Friday, February 29, 2008


I hate the politics of fear.

Senator Obama responds: "I will never see the threat of terrorism as a way to scare up votes, because it's a threat that should rally this country around our common enemies. That is the judgment we need at 3 a.m."

Thursday, February 14, 2008

Worth thinking about again...from NPR

Building on that last post about Obama's positive message...check out this NPR story about a guy named Mark McKinnon, senior adviser to McCain and former adviser to W who helped defeat McCain in 2000. Listen to the end of the interview about how he'd be "uncomfortable" being McCain's adviser if its an Obama vs. McCain race. Not sure if it is praise for Obama, but points to what will likely be a different type of race if he is the democratic pick.

And, while cheeky, I love Daniel Schorr's imaginary letter from Senator McCain to W.

Wednesday, February 13, 2008

"The cynics can no longer say our hope is false."

I would like to remind anyone on the democratic side that Mr. Krugman is right about one thing - it is important that those supporting Clinton and Obama need to re-assure each other than they would support either candidate in the election.

Senator Clinton, I will support you if you are the democratic nominee.

But I really disagree with with Krugman's comment that "most of the venom" is coming from supporters of Obama. That comes from immature politics and it is gushing from immature supporters for all candidates. It makes me cringe to read the comments on the NYT website (and it makes me want to run and hide when I listen to Fox News). But it is exactly the rhetoric of Obama that most counteracts the venom of poisonous politics. Since when is the ability to speak, inspire and generate positive energy a weakness? It isn't a "cult of personality"; it definitely isn't a "platitude", Senator McCain; it is a rare, rare quality called leadership, finally.

Wednesday, February 06, 2008

I am inspired! (and well done Missouri...)

via Dowd column today...
"I think we should never be derisive about somebody who has the ability to inspire," Senator [Claire] McCaskill told David Gregory on MSNBC on Tuesday. "You know, we've had some dark days in this democracy over the last seven years, and today the sun is out. It is shining brightly. I watch these kids, these old and young, these black and white, 20,000 of them, pour into our dome in St. Louis Saturday night, and they feel good about being an American right now. And I think that's something that we have to capture."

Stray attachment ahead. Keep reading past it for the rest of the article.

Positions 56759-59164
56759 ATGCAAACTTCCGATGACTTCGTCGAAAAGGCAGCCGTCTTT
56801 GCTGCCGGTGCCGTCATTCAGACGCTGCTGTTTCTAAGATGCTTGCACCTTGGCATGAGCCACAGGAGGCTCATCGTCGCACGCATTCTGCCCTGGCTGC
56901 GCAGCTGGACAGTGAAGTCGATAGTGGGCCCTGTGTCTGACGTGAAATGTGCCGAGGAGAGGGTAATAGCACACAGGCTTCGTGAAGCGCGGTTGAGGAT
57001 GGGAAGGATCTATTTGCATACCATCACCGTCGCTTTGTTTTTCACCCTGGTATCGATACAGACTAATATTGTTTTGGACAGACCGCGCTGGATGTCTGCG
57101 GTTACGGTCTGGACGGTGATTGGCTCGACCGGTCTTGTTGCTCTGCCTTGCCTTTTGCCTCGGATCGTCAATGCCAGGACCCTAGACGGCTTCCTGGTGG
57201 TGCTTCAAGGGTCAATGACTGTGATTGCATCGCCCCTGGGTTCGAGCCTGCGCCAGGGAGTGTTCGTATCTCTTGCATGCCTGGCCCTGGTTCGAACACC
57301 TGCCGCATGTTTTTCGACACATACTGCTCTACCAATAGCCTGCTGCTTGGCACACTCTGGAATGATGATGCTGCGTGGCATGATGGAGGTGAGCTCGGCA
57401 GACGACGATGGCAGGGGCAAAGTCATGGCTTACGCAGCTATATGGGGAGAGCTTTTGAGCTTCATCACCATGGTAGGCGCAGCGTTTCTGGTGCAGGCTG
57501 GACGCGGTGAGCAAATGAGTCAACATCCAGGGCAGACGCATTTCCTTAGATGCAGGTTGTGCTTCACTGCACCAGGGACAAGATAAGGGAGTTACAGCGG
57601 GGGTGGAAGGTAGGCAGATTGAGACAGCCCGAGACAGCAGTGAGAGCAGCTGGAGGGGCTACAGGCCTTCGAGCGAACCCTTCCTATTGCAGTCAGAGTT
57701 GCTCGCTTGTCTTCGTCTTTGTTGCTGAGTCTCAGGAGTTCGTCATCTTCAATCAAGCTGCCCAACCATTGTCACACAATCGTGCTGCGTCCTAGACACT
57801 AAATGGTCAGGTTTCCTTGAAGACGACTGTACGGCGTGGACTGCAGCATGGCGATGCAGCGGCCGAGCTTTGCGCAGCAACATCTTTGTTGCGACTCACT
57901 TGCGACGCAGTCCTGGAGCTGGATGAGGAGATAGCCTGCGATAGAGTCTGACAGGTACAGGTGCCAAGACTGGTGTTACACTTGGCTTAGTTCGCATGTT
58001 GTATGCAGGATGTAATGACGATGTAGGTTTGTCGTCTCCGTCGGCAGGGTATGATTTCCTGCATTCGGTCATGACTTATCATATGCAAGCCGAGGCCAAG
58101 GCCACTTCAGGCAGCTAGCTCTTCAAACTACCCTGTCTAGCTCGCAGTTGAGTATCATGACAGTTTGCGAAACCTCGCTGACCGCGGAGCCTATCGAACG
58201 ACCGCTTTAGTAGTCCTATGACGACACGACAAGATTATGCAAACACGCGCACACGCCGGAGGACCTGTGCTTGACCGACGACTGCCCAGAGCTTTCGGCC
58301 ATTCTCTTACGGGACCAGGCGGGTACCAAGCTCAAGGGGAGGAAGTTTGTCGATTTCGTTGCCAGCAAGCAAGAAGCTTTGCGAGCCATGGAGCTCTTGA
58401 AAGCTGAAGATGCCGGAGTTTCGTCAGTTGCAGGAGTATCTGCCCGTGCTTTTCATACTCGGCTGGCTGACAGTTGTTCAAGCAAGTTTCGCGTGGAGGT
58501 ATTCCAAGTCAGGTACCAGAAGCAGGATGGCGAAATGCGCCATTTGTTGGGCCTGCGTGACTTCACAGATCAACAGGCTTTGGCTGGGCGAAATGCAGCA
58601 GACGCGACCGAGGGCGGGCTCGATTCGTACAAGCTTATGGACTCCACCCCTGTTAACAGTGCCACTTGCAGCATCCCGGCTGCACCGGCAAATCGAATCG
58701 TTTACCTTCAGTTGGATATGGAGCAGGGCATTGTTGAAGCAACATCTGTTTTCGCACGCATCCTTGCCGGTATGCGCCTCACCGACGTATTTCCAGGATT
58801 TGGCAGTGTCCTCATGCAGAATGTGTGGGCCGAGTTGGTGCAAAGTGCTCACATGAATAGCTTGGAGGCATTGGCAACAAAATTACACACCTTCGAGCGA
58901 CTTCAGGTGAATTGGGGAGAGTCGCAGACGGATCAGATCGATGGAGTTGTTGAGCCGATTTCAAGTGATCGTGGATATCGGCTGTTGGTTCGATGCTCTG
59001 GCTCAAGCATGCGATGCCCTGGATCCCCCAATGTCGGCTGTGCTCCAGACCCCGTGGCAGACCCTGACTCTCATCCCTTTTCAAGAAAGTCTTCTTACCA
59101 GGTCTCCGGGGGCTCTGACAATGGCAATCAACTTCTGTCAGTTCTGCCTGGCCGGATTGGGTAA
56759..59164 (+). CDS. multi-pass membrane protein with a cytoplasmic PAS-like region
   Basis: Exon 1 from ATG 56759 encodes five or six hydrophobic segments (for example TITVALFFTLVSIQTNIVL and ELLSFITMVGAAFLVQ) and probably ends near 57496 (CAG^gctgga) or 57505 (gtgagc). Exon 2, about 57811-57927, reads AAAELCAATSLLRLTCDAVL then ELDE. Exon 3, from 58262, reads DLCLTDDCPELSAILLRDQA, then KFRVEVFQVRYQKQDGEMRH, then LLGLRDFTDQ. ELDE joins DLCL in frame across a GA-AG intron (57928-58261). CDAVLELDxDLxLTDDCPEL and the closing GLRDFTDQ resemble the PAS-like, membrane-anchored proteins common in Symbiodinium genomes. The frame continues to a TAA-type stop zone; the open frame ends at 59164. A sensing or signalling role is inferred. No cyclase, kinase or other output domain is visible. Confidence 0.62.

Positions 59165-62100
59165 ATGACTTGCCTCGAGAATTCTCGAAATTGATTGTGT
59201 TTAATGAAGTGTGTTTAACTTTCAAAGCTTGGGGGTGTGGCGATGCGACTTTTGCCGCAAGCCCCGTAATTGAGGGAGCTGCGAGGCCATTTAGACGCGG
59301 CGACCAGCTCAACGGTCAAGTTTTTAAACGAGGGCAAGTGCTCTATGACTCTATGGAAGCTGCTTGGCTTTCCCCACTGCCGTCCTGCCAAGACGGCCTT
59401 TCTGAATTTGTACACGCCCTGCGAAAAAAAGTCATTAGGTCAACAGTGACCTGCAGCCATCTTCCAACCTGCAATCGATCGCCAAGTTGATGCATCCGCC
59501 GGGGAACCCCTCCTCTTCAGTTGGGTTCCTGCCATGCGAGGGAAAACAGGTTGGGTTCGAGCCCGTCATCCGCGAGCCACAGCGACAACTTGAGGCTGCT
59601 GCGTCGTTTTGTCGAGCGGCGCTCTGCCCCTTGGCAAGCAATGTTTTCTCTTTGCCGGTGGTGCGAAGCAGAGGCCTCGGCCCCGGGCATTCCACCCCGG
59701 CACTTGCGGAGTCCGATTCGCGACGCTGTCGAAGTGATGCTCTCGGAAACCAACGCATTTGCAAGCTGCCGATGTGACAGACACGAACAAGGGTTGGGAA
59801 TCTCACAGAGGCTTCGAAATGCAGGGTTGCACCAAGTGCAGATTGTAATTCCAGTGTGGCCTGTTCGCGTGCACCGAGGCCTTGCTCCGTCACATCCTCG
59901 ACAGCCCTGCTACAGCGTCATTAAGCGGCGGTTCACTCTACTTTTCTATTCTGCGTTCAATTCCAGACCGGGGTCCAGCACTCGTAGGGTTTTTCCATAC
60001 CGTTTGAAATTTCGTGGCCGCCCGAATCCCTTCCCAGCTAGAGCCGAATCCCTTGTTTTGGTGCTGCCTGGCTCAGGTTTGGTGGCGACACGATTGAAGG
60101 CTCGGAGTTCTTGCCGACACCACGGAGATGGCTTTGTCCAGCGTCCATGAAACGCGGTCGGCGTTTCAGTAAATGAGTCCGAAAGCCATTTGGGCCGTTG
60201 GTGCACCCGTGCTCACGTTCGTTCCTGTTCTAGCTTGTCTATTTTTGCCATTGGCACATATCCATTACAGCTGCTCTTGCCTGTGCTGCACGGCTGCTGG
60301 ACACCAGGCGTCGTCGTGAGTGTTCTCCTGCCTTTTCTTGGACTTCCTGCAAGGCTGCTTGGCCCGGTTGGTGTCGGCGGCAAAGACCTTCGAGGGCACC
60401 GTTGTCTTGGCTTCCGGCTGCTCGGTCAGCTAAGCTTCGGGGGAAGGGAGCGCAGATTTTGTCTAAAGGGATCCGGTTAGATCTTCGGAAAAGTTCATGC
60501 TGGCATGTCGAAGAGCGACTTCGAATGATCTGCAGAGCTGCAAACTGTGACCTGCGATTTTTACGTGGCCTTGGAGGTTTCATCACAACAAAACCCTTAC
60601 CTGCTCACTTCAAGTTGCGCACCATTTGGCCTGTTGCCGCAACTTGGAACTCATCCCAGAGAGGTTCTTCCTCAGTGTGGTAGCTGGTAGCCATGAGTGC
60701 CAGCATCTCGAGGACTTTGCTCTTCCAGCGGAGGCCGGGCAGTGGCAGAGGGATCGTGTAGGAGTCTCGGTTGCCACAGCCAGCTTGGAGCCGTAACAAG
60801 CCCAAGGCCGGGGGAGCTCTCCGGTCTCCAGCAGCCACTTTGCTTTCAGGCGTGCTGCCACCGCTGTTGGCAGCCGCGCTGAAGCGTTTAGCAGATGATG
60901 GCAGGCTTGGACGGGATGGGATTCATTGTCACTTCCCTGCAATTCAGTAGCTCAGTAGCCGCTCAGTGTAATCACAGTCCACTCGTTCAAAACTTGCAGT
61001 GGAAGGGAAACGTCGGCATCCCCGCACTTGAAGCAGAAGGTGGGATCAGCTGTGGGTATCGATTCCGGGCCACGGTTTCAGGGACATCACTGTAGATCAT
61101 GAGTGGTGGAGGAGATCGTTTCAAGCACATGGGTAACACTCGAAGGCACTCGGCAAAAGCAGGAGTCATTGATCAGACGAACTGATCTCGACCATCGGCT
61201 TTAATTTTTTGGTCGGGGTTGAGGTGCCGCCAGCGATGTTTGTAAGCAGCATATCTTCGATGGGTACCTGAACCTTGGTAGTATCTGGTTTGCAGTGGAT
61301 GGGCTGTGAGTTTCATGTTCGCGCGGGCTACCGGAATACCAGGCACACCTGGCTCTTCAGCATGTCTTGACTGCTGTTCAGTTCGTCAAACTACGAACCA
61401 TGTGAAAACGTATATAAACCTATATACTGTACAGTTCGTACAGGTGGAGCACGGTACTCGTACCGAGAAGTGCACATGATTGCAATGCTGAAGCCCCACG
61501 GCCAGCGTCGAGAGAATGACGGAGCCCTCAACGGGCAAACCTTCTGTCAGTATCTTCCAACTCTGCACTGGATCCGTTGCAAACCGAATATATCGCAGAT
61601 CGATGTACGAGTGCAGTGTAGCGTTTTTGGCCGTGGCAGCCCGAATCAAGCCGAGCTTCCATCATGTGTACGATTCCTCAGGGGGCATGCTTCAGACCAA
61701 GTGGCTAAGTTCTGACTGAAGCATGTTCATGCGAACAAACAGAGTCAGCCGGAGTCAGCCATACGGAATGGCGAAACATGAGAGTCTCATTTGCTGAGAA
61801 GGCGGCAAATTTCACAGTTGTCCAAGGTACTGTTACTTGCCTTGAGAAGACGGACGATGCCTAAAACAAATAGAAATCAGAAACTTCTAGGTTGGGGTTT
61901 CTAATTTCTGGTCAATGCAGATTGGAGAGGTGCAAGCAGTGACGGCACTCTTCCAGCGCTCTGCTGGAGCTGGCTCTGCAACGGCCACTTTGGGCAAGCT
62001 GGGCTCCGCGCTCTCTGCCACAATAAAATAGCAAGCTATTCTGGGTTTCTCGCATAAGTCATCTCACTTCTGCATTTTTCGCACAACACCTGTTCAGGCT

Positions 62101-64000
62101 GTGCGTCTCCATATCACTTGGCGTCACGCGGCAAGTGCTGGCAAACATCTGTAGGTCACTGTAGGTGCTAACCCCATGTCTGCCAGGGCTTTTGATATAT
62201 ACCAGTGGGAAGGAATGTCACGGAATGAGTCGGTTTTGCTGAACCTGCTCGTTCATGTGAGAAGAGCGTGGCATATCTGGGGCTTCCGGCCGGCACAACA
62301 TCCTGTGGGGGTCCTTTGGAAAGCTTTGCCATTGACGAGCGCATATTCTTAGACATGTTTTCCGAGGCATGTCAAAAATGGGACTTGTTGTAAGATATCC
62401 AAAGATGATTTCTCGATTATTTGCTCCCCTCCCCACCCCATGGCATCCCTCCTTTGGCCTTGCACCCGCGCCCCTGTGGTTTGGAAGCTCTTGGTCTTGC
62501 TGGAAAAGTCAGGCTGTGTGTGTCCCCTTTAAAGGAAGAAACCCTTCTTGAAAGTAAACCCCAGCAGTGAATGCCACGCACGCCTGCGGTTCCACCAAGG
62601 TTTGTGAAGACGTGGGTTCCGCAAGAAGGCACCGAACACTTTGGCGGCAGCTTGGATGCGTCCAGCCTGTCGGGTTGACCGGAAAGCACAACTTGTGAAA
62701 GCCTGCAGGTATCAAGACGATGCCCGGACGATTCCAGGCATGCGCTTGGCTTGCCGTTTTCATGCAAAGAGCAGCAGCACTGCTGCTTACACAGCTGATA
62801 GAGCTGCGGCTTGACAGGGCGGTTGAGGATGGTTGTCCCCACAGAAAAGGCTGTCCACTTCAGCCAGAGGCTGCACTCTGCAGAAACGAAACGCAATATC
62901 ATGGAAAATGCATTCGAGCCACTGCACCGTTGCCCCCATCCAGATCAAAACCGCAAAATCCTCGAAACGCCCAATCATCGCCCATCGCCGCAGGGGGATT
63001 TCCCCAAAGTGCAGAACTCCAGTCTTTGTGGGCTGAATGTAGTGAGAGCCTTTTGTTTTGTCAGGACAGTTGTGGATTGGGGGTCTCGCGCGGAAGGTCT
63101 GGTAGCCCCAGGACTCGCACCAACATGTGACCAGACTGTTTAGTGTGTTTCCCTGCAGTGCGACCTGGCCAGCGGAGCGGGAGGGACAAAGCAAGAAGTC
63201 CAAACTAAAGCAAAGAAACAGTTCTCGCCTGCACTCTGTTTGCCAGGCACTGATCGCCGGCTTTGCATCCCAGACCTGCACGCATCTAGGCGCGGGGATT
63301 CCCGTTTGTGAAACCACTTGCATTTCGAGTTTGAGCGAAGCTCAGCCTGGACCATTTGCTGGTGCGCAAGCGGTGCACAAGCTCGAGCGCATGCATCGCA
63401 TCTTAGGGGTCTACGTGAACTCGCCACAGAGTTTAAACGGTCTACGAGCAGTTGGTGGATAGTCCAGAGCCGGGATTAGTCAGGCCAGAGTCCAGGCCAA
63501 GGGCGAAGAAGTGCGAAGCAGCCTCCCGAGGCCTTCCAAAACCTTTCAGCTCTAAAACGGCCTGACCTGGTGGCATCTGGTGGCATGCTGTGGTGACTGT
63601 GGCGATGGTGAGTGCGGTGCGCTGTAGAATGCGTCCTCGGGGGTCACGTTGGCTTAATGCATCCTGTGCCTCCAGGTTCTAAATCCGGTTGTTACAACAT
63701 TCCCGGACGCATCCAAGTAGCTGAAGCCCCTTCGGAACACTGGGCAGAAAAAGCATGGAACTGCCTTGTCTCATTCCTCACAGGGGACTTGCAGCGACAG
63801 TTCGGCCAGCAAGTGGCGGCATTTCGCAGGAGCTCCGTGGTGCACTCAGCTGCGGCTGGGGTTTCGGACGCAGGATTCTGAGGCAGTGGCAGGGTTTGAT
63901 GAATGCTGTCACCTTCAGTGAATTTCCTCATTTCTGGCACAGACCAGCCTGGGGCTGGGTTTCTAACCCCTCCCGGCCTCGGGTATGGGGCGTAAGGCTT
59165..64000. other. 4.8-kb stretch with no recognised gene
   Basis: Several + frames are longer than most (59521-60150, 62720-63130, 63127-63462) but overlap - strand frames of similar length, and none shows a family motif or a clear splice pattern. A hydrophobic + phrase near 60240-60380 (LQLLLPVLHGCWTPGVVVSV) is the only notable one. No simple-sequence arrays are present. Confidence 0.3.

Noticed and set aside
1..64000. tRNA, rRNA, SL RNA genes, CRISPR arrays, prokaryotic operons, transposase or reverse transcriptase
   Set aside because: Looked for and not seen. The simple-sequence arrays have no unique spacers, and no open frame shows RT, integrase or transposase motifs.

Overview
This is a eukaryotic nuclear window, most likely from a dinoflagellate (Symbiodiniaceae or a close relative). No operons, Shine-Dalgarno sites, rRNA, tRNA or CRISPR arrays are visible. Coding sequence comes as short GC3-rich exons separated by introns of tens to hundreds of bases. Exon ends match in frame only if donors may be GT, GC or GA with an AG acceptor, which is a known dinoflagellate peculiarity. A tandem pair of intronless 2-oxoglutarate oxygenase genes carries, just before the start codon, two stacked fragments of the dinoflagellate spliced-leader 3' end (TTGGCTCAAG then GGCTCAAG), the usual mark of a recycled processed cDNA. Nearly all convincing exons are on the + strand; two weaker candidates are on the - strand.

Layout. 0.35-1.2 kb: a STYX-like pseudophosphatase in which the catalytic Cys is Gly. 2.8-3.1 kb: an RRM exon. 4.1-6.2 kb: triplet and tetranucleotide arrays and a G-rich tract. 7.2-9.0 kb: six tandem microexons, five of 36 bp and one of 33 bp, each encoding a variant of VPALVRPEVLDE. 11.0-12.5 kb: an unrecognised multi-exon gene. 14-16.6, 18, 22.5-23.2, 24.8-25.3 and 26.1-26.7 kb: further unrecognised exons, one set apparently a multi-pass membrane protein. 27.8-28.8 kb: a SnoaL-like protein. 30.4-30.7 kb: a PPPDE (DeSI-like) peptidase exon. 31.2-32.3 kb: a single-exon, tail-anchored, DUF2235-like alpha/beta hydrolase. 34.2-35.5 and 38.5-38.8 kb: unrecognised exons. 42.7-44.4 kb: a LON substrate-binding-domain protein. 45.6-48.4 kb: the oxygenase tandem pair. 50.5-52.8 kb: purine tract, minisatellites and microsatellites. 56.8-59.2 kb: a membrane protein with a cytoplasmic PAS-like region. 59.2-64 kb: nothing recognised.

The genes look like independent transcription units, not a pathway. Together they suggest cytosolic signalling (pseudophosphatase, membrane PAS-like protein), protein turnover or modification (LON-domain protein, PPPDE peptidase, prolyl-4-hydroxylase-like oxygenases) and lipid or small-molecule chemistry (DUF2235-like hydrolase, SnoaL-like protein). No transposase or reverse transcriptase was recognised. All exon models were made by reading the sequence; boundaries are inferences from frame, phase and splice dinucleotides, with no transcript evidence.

Inspiration matters! It is scary to be inspired. I am inspired! Run, Obama, run!

On to Kansas, Louisiana, Nebraska, Washington and even the Virgin Islands!

Friday, February 01, 2008

"Malaria and How to Beat It"

The debate on giving away free malaria nets (and other health interventions) continues in The Economist. Now the WHO is backing the drive to kill the notion that paying a small amount makes a greater impact.

I am a bit confused in my own logic on this one. The Economist saying give it away, while I am intuitively feeling like "free is more effective" still ignores a few key points. Maybe the simple lesson is summed up best by hwig, a commenter on the article...
Giving out free nets is fine but it should be accompanied by a strong program of education otherwise they will be misused in exactly the way described at the beginning of the article.
Is that right?

Update March 24, 2008: A few more comments on the matter from the PSD blog, which has a link to the WRI post that has commentary on the issue.